Global Scholars Say Universities Need to Get Back to BasicsApril 14, 2014 |
PARIS ― Universities don’t have to solve the social and practical problems of the day, but should rather focus on equipping students with the critical and analytical thinking skills that will enable them to do these things themselves.
That was one of the major themes to emerge from several scholars during the final day of the three-day Princeton-Fung Global Forum on the Future of Higher Education held here at the historic Hotel de Villle.
The institutional soul searching comes at a time when universities are being pressured by factors that range from efforts to rank the institutions to those who have pushed universities to adopt the jargon of business.
“We made a mistake the first time we decided to use the metaphors of companies in our enterprise,” said Bernard Ramanantsoa, dean of HEC Paris, who acknowledged that it was initially “provocative” when universities were influenced to use terms such as “market share” and “customers” to describe students.
But Ramanatsoa said universities should resist the urge to view students in such a way.
“Students are not customers,” Ramanantsoa said. “Students are students.”
Don M. Randel, president emeritus at the Andrew W. Mellon Foundation and the University of Chicago, said institutions of higher learning should foster a sense of “lifelong regret” in students for not learning more than they did during their time on campus.
The purpose of higher education, Randel said, is “not to equip you or give you a list of books that you should have read and say, ‘I’m educated because I’ve read all of these books.’”
“The goal is to develop a turn of mind that will not be satisfied with any list of books read, to always want to make that list longer,” Randel said, lamenting what he described as a stubborn “anti-intellectual streak” in American society.
Randel dismissed as a “false dichotomy” the separation between teaching and research.
“The best teaching is based on precisely what the best research is based on,” Randel said. “That is the questioning of received opinion and the ability to look at a set of data, a set of images … and to find or make meaning where there was none apparent.”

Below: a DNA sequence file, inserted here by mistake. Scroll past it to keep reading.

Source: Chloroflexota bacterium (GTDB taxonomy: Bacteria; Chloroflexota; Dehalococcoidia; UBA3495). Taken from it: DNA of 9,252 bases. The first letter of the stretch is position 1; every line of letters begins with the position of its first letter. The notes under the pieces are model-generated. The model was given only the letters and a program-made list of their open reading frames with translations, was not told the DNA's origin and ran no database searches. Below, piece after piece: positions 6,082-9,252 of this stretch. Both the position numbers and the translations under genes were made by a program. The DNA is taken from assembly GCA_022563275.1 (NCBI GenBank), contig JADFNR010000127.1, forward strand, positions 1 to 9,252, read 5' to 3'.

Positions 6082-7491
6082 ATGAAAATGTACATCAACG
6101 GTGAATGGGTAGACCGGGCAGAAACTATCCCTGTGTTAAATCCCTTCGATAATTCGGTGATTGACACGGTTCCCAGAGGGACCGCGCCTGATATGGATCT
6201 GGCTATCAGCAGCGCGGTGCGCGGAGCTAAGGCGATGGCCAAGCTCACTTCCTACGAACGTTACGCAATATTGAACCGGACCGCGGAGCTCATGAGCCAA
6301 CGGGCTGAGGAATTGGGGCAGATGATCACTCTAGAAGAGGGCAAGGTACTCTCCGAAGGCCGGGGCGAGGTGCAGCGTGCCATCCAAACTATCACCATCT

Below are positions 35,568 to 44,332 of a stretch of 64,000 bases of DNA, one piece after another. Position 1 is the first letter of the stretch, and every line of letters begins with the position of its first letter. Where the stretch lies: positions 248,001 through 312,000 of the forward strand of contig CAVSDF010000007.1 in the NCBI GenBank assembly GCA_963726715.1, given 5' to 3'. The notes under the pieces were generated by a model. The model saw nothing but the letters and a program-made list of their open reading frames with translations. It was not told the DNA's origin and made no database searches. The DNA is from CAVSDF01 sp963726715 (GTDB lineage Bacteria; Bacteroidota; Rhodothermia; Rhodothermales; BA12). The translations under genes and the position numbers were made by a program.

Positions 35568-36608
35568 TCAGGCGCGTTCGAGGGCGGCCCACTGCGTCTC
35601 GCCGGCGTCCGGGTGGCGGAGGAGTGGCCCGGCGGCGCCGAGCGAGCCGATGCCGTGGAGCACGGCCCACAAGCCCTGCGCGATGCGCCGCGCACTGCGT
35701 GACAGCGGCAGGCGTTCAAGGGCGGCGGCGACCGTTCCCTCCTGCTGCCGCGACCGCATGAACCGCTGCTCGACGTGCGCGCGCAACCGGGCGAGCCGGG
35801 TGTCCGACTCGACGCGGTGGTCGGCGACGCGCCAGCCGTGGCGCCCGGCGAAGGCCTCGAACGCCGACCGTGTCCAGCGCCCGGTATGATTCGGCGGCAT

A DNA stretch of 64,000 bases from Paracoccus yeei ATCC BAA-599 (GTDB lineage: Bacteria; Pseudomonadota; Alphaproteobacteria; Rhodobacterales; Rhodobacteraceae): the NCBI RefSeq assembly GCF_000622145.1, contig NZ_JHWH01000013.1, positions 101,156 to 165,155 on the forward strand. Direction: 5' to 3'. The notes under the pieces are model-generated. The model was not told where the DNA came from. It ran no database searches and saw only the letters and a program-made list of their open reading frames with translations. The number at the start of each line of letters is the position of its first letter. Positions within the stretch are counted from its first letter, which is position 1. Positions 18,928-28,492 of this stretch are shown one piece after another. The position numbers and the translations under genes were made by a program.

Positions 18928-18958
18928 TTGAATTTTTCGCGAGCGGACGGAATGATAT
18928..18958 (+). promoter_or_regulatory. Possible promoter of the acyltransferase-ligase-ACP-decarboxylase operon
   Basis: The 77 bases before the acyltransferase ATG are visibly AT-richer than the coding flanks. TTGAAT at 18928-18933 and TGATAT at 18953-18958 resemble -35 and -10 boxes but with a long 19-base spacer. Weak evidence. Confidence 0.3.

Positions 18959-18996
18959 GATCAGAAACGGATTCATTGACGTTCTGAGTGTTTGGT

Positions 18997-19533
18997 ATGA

A primary goal should be to give students an educational experience that they may not have otherwise gotten from their backgrounds, said Ambuj Sagar, the Vipula and Mahesh Chaturvedi Professor of Policy Studies at the Indian Institute of Technology Delhi.
And in the course of providing that experience universities will “hopefully through that experience inculcate one with a sense of social responsibility.”
Sagar said universities do not have to create courses to develop solutions, but rather train students to become critical thinkers.
“And then they can go out and engage the world how they want,” Sagar said. “Some of them may develop solutions,” he said, but that should not be what drives the institution.
Lan Xue, Cheung Kong Chair Professor and dean of the School of Public Policy and Management at Tsinghua University in Beijing, voiced similar concerns. He said it’s important for universities not to allow themselves to become barraged by controversies of the day.
Universities, he said, must be cautious not to foment activism, but rather to focus on producing students who will be equipped with the skills they need to be agents of social change.
“There are lessons to be learned that universities have to be mindful of, what is its core competence, and also how to maintain neutrality, objectivity, so that you will have key roles in producing agents or players,” Xue said. “We need a place for rational, objective discussion, and that’s the place a university should be.”
Princeton University president Christopher L. Eisgruber said the forum should not be judged strictly by the ideas proffered by the panelists, but what ensues as a result of what they said.
“A conference like this can’t be judged by the conversations that have taken place but the conversations it will launch,” Eisgruber said.